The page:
Saturday, September 29, 2018

Atlas of Endangered Alphabets



Over the last several years I've been supporting various Kickstarter campaigns designed to preserve languages and writing systems from around the world that are in danger of disappearing. These projects have involved quite a few extremely enjoyable efforts aimed at teaching the scripts associated with indigenous languages or mother tongues in countries often dominated by cultures not necessarily in sympathy with native folk. I'll list these with links later, but wanted to take time this morning to alert you all to the latest campaign, described in the above video.

We're about half way to the goal at this point, with not much time left to meet it; so, if you're so inclined and have a bit of spare cash available for an enormously important good cause, please watch the video and go to the Atlas of Endangered Alphabets home page to support the Atlas. As always, there are some nice rewards, although this time I opted just to support the project without snagging any loot. Even if you're not familiar with many of the cultures involved, keep in mind that a number of these endangered scripts are associated with Native American languages.

As Tim Brookes, the founder of the Endangered Alphabets project, mentions in the video, this is an ambitious and expensive project--but I think it's particularly timely in today's fragile political climates.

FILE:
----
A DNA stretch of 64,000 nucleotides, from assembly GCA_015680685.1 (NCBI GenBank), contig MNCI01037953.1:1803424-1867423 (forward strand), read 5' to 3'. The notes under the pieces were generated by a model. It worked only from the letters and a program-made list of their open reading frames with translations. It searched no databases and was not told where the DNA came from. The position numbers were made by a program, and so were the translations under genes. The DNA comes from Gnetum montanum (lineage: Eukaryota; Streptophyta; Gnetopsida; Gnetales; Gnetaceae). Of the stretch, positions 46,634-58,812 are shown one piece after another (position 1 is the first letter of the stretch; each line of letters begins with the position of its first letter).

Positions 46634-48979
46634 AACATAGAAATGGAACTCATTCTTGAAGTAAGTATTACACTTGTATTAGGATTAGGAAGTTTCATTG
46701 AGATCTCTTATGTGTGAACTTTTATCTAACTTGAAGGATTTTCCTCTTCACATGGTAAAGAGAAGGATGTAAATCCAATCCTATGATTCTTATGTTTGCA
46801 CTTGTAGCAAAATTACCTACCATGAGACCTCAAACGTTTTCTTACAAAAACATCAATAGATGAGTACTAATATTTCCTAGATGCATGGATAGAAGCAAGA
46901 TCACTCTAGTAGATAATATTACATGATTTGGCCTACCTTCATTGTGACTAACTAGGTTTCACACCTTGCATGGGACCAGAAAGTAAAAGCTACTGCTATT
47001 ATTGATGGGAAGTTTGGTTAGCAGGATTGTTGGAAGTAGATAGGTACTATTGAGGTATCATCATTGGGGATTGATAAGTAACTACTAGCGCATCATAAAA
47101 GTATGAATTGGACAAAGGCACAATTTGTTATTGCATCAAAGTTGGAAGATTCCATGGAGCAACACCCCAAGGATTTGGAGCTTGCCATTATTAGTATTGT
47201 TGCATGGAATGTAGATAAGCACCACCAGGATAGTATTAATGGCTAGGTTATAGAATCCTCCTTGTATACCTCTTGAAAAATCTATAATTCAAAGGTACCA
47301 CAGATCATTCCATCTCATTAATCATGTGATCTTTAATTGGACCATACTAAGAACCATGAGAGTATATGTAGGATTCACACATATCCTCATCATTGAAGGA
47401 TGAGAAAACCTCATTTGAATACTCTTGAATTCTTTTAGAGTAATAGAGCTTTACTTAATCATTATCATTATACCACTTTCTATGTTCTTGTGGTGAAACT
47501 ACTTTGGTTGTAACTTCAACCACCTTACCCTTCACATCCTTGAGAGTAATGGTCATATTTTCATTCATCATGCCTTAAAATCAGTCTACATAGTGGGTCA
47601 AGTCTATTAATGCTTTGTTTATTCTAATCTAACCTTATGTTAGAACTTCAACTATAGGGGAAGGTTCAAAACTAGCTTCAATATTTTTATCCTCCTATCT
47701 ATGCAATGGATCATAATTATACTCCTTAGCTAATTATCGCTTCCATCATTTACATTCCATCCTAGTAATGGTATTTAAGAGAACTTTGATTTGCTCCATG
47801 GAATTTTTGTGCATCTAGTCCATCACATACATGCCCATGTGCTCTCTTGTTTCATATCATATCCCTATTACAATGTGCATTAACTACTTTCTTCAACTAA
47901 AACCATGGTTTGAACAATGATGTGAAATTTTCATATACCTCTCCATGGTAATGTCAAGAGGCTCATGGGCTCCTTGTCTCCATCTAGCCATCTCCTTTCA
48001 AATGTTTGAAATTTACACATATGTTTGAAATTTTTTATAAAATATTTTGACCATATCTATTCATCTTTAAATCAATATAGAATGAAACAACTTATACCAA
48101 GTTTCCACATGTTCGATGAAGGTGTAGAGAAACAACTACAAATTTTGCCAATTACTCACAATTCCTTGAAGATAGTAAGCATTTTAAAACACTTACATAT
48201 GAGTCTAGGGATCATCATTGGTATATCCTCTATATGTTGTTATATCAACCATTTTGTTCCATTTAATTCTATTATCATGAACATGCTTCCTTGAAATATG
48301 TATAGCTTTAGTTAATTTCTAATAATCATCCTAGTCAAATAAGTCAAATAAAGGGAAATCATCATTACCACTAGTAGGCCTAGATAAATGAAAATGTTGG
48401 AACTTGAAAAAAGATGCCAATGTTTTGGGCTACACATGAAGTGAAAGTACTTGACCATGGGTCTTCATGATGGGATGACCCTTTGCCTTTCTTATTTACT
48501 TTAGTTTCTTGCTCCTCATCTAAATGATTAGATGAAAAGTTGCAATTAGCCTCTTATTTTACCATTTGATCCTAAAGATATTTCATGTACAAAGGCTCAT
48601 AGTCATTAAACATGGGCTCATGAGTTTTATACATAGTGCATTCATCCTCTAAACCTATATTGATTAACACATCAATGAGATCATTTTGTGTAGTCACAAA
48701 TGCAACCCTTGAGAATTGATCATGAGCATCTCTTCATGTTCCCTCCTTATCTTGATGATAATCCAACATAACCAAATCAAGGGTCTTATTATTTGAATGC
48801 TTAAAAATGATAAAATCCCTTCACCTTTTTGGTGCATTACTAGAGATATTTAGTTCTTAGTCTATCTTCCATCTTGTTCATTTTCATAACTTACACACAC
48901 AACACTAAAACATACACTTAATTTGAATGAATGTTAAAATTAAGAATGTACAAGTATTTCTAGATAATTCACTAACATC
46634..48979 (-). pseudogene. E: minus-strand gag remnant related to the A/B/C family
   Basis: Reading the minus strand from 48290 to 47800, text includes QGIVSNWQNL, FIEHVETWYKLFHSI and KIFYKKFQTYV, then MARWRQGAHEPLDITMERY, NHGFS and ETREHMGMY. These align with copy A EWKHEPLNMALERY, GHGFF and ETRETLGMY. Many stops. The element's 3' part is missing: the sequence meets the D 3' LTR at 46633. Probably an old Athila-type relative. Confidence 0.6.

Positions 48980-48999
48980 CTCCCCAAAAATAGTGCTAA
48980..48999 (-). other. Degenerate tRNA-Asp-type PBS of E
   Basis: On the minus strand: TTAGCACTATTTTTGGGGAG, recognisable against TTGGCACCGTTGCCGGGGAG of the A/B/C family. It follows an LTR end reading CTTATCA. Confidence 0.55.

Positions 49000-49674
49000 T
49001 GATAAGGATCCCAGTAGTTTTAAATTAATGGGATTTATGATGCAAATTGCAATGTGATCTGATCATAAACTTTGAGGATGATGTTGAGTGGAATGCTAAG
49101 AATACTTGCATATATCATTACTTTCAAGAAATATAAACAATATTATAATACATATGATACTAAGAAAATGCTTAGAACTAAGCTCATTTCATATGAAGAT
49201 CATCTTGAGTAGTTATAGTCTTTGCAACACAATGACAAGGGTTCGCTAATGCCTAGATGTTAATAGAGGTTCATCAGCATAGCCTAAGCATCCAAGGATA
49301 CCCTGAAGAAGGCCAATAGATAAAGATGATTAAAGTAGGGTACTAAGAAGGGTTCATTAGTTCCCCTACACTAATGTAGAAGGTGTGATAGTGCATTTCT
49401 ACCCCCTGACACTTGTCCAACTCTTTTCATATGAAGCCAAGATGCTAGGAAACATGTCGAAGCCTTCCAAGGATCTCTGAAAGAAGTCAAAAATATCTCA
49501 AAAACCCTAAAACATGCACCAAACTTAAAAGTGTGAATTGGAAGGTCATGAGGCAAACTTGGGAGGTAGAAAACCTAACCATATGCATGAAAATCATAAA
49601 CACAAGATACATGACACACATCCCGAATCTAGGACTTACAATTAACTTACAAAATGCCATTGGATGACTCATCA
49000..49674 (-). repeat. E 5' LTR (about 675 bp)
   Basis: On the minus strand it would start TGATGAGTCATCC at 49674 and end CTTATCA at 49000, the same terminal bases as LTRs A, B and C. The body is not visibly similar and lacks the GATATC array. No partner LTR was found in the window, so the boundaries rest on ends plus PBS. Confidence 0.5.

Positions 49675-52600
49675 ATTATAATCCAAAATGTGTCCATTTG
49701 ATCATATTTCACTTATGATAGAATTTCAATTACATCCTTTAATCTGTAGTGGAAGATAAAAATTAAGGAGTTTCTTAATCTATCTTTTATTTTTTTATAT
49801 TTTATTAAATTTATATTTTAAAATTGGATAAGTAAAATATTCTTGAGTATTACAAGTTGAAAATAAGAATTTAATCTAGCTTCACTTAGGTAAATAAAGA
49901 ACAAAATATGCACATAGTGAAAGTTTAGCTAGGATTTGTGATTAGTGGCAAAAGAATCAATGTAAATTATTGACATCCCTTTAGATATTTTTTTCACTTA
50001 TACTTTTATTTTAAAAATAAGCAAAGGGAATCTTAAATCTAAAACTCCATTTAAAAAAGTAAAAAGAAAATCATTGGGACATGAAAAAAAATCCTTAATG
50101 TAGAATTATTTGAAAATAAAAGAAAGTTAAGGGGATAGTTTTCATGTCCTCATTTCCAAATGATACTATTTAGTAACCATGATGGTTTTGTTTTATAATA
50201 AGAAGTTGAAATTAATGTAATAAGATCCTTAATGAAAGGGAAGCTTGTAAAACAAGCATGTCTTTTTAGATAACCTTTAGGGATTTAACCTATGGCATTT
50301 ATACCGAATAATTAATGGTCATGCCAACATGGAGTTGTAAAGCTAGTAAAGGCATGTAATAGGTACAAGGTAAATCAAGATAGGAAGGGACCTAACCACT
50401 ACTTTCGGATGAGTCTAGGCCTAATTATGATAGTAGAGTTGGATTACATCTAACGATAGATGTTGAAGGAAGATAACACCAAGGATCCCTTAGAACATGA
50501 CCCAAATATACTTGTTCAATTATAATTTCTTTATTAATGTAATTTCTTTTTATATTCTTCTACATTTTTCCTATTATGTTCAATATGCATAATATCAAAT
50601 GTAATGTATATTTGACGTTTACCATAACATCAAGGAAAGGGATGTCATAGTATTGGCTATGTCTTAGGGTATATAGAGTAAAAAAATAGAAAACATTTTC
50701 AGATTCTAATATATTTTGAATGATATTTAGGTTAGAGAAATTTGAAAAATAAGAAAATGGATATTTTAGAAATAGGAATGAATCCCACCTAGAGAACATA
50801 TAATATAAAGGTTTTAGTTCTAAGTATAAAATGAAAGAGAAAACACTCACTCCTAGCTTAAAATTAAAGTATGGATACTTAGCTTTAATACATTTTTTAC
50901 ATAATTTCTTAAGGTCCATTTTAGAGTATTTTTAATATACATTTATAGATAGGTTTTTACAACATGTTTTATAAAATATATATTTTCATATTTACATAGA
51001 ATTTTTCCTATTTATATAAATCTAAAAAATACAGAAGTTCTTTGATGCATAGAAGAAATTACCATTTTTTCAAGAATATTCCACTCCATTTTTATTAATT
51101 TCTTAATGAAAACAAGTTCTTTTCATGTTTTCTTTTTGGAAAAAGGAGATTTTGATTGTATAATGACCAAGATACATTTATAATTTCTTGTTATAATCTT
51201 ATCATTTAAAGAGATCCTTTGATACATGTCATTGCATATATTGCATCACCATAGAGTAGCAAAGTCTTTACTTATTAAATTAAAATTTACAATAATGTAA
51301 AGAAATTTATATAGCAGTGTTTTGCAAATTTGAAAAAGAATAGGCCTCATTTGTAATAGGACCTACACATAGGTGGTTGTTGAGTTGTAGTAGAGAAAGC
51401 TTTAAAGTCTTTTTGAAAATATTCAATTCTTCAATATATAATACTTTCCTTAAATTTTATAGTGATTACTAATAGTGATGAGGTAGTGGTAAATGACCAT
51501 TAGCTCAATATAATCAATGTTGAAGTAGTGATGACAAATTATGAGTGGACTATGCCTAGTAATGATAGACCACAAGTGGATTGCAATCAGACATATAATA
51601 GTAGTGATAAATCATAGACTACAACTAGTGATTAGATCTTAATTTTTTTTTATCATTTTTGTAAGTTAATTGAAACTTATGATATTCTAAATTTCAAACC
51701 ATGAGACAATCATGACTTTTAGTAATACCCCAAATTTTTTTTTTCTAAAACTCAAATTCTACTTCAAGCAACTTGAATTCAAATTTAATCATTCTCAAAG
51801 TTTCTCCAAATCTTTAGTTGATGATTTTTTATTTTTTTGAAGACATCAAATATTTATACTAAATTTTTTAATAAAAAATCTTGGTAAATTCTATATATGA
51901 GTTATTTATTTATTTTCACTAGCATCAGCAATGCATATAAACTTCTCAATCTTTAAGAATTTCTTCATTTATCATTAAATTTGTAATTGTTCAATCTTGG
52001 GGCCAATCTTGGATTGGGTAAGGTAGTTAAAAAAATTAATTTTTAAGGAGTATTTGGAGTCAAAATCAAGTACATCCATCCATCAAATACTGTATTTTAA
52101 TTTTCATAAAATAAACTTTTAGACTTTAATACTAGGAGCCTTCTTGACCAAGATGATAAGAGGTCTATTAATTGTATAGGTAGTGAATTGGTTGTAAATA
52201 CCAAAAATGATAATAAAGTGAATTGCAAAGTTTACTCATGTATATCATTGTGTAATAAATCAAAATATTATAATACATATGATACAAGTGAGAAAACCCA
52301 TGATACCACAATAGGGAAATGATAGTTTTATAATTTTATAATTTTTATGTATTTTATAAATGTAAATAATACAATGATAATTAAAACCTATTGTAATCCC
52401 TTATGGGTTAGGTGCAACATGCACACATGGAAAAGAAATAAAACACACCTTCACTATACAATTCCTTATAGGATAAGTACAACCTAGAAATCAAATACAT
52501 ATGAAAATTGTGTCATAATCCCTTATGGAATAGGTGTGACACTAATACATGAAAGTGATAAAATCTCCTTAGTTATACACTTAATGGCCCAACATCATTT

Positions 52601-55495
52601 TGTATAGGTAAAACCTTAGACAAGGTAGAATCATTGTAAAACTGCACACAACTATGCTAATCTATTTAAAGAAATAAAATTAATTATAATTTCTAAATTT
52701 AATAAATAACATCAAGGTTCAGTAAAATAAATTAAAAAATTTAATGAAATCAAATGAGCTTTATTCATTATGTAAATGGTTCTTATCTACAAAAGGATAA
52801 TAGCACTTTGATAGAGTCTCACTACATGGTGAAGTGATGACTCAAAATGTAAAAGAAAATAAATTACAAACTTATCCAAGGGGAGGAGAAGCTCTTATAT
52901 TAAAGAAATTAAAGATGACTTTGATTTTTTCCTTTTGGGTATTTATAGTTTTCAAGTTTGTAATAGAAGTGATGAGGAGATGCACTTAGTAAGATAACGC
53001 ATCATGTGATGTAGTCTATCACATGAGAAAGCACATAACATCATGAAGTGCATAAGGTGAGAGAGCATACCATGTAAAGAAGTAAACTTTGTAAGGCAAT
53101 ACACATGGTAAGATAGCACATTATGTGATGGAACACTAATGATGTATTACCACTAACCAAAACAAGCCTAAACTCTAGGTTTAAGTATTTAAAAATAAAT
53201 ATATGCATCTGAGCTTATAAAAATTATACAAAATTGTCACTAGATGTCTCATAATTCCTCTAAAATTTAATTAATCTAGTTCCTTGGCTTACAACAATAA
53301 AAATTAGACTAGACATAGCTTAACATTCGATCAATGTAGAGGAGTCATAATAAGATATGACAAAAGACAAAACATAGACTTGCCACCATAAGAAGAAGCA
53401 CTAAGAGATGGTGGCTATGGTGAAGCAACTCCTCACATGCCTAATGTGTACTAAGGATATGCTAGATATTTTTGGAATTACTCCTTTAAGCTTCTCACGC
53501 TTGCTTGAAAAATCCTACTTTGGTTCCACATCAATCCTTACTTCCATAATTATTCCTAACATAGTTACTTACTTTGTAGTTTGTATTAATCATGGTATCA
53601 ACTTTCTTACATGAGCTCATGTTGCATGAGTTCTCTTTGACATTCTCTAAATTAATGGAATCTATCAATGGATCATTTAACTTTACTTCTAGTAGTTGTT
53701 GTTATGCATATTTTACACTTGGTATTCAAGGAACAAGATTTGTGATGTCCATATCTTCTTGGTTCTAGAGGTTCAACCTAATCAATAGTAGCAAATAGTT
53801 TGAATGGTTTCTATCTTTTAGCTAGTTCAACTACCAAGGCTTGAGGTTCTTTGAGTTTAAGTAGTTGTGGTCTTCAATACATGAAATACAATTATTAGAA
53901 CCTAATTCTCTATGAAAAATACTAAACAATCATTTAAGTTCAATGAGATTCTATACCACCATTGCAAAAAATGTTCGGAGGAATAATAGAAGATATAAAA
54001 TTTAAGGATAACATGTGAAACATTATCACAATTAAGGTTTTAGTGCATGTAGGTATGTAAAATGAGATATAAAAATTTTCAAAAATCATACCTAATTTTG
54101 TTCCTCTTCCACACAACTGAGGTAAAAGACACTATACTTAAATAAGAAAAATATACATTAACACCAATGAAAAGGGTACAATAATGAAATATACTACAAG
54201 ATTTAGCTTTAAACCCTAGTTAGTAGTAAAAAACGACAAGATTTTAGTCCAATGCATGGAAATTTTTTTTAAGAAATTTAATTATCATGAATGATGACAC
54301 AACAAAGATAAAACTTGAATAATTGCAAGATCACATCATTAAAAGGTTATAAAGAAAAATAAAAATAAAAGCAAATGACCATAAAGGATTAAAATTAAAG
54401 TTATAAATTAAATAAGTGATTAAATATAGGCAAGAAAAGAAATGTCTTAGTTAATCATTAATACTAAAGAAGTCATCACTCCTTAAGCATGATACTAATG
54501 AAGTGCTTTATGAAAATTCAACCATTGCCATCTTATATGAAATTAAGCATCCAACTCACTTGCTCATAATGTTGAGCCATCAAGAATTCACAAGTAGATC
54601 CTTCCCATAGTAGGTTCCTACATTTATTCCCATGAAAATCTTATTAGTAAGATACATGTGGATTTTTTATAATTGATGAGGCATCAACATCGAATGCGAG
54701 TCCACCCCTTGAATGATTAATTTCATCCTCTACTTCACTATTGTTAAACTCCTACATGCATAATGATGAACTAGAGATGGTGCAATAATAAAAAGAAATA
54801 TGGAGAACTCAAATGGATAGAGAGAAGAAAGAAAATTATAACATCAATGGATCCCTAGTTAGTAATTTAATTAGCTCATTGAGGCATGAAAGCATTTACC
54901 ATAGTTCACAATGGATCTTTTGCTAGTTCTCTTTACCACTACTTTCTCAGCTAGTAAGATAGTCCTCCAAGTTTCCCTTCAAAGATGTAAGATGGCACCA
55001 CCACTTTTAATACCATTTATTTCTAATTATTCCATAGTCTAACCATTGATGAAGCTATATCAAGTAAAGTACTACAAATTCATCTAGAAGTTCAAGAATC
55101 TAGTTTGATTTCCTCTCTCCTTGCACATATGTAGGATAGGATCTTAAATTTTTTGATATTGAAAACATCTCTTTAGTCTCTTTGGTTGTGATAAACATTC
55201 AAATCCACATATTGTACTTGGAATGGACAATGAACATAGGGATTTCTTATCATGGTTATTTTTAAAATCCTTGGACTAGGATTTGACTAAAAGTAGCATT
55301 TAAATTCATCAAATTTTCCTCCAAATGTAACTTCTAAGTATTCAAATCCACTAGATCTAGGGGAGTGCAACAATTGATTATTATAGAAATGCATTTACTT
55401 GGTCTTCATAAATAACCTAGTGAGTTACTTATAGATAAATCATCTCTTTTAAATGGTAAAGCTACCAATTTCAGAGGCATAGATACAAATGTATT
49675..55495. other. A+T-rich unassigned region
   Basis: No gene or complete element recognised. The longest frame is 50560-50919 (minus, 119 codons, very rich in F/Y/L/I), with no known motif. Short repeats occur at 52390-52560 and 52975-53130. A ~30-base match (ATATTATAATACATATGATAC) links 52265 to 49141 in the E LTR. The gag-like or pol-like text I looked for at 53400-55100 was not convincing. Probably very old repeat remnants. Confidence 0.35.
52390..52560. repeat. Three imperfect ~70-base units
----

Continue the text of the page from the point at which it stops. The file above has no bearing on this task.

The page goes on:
Addendum (30 September): Here are the Kickstarter pages for the previous campaigns:
Endangered Alphabets

Endangered Alphabets II: Saving Languages in Bangladesh

Mother Tongues

The Right To Read, The Right To Write 
100 Words for a Children's Endangered Language Dictionary
And here are my posts about some of the projects:

The Right To Read, The Right To Write

Revisiting Endangered Alphabets and Languages

International Mother Language Day

Endangered Languages, Revisited

Independence and the Right to Read and Write: A Word from Tim Brookes

Losing Languages

As many of us who have taught in the past well know, language is fragile. If not nurtured, and used well, speakers tend to lose fluency, vocabularies decrease, and the ability to read the great literature of one's own tongue diminishes. The downward spiral can be slow, but often seems inexorable. I urge folks to spend some time on these pages (particularly the Kickstarter efforts) to get an idea of just how important this work really is.


Tonight the Beloved Spouse and I will be attending a Gala in honor of the 40th anniversary of the Center for Translation Studies at UT Dallas, where we were both students. One of the most significant influences on my pedagogical career was the idea of teaching humanities using the translation process as a model--which I learned under the tutelage of Dr. Rainer Schulte, who founded the program in 1978. It seems fitting that this milestone be celebrated at a time when cultural understanding has become so vitally important to political interaction around the world.


The Atlas of Endangered Languages provides an important tool to facilitate that understanding, and I hope that anybody still reading this blog who is interested in its language-related components can help make the Atlas a reality.

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